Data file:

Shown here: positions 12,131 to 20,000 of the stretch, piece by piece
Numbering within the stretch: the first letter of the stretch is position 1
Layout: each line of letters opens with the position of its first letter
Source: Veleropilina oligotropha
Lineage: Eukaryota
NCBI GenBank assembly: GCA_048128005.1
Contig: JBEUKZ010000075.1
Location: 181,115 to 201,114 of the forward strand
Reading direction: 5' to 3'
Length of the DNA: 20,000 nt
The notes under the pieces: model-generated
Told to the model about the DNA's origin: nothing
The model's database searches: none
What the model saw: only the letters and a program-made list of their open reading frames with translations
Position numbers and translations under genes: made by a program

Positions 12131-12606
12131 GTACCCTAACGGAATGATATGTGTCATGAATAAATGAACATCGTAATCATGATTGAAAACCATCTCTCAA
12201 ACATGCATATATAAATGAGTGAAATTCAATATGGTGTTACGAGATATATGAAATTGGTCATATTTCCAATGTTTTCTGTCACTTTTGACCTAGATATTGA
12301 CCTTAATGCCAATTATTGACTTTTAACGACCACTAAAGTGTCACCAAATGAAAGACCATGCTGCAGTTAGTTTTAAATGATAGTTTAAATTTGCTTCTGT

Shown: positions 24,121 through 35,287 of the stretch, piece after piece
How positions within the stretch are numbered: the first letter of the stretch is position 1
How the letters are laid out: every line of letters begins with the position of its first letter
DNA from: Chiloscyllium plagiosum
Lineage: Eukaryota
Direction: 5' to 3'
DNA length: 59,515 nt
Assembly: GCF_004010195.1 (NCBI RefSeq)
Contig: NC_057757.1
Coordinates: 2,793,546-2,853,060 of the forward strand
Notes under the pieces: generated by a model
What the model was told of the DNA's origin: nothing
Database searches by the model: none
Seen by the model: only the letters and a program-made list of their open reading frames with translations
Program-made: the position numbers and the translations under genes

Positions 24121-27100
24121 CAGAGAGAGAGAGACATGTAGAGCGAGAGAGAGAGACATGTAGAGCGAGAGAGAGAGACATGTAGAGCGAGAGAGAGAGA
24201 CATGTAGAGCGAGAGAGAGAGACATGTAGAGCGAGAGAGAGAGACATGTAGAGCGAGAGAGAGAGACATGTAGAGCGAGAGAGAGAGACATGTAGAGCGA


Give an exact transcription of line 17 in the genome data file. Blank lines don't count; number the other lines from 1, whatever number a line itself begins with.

12131 GTACCCTAACGGAATGATATGTGTCATGAATAAATGAACATCGTAATCATGATTGAAAACCATCTCTCAA